Yesterday, I stumbled on an Ancestry feature regarding sources. I was already aware that Ancestry places sources found on Ancestry at the top of the list of sources.



Sources that I have in RootsMagic and transfer via TreeShare to Ancestry are listed as Other Sources, below the Ancestry sources.


If I have added a lot of Ancestry sources to an individual, then I must scroll down to find these ‘Other Sources’.


What I didn’t know, was that by scrolling over the source and clicking on the ‘VIEW’ icon, it would open up the source showing the complete citation — and any details added to the citation. Since I have started transcribing documents into the ‘Detail text’ screen for a source, those transcriptions are being uploaded to Ancestry and viewable by clicking on that ‘VIEW’ icon.


So, when looking at someone else’s tree, SCROLL DOWN and see if they have any ‘OTHER SOURCES’ attached. If so, view the source to see if there is a transcription attached!

Thompson Will

Last week, I stumbled upon a hint that the father of my ancestor, John B Thompson, was David Thompson of Barren County, KY. Following that hint, I found the will of a David Thompson in Barren county, KY. Among his children was a John B. Thompson.


Unfortunately, there were a couple of clues in the will that suggested that the John B Thompson of the will was not my ancestor.

  • My ancestor was not living in Barren County, KY at the time and I currently have no record placing him in Barren County, KY
  • The list of children did not include where they lived. For example, it did not say John B Thompson of Warrick County, IN.
  • John B Thompson was named as one of the executors.

Trying to prove/disprove a link between my John B. Thompson and David Thompson of Barren County, KY, I did further research on the David Thompson family. I found a marriage record for David Thompson and Mary V Waller in the Virginia Marriages 1740-1850 database on Ancestry.

When I searched public member trees for a John Thompson with parents David Thompson and Mary Waller, I found several trees. Most of those trees had an 1850 census record for John B Thompson in Barren County, KY attached as a source. Since I have census records placing my John B. Thompson in Wapello county in 1850 and 1856, I don’t believe these are the same men.

I am concluding that the will for David Thompson of Barren County, KY is NOT for my ancestor. Below is a transcription of that will.

Barren County, Kentucky
Will Records, 1828-1856, Vol. 3
Image 63 of 249

Page 98

In the name of God amen I David Thompson of the County of Barren State of Ky having some afflictions in body of a sound perfect mind and memory thanks be to the Almighty God for the same knowing that it appointed for all men to die wishing to dispose of my worldly property that God has been pleased to bless me with do make & publish this my last will & testament in manner & form following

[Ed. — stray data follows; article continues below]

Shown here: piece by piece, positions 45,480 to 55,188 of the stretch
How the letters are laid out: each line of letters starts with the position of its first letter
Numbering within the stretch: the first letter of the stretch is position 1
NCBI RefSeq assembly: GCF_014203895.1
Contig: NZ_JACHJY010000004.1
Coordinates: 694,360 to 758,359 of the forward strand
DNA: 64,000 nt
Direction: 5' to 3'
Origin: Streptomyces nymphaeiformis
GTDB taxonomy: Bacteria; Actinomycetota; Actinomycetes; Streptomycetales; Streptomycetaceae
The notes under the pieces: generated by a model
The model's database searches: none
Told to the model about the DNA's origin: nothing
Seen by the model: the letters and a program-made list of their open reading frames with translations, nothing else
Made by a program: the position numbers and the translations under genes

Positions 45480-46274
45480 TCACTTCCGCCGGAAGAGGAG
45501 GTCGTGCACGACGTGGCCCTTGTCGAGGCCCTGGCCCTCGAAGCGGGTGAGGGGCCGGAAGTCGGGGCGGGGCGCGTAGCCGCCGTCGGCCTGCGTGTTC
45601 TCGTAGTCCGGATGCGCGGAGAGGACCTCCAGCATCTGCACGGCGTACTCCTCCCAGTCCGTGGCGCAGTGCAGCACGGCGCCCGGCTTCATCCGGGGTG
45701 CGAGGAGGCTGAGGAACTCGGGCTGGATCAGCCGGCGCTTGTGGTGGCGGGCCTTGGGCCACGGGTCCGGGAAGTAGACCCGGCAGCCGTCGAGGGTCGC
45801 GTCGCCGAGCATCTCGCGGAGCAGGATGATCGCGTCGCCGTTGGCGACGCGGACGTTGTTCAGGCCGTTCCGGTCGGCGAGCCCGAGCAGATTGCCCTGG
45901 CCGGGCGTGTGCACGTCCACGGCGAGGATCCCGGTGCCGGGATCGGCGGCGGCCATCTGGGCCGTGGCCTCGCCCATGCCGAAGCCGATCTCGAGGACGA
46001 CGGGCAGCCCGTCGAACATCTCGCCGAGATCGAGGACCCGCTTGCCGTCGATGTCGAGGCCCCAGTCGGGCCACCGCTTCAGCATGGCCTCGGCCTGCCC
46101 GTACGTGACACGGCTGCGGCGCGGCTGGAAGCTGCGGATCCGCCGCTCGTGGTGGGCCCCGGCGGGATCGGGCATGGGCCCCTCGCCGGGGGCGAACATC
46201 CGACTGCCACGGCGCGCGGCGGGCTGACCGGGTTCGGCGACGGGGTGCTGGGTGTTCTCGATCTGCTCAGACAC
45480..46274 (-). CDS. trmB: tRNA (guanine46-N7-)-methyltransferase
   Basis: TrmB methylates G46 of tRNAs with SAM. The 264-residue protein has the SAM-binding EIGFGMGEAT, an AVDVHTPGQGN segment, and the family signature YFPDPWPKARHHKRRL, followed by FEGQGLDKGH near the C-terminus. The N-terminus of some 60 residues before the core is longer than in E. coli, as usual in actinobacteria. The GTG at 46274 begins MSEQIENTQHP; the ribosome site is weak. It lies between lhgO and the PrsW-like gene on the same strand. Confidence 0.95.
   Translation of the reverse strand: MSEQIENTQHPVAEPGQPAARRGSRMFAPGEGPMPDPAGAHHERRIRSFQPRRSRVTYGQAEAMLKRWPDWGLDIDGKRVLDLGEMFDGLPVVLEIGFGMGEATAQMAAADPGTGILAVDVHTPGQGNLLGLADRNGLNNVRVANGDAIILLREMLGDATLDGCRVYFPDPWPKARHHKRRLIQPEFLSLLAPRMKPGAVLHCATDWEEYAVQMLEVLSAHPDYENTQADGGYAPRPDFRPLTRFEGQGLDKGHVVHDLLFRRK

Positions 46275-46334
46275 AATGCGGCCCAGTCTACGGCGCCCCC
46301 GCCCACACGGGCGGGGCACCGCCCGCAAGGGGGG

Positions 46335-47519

First, I give and bequeth to by beloved wife Mary V Thompson all my property I am in possession of or may be willed or devised to me, any way whatever all my tract of land whereon I now live with all the appurtenances there unto belonging all my negroes horses and stock of every description with my farming utensils house hold kitchen furniture and should there be any thing that is not here named I give and bequith the same and what is above named to my beloved wife during her natural life
2nd after my death I wish my wife to pay all my just debts out of the above named property and to give to the two children now living with us namely Jane Thompson and Nathan Thompson to be equal with those that has had the largest portion also all those that are married make them equal one with another according to her best judgement and what time she pleases or can conveniently share the property
3rdly where as I have a lawful claim to a certain piece or parcel of land whereon my son Wm Thompson now lives for which I have a title bond from Isaac Mize and when said right are made to me from sd Mize I intend to make general warranty deed to my son William and have recd full value of my son William for said land should I depart this life before said deed is made to said William my executor or executrix shall make said deed to said William Thompson and the land named in this third item is in no wise considered any part of his portion as I have received full value.
4th and lastly after the death of my wife it is my wish and desire all the residue of my property shall be equally divided among all my children namely William W Thompson Elizabeth G Wallis John B Thompson James G Thompson Lewis Thompson Jane Thompson Nathan Thompson should either of my children die without lawful issue their part shall revert back tot he rest of my children and their lawful representatives. I also constitute and appoint Mary V Thompson my beloved wife John B Thompson & Lewis Thompson my sole executrix and Executors to this my last will and testament. In testimone whereof I have hereunto set my hand seal this seventh day of May one thousand eight hundred and thirty five
David Thompson
signed sealed published & delivered by the above named David Thompson to be his last will & testament in the presence of us. Who at his request in his presents have hereunto subscribed our names as witnesses to the same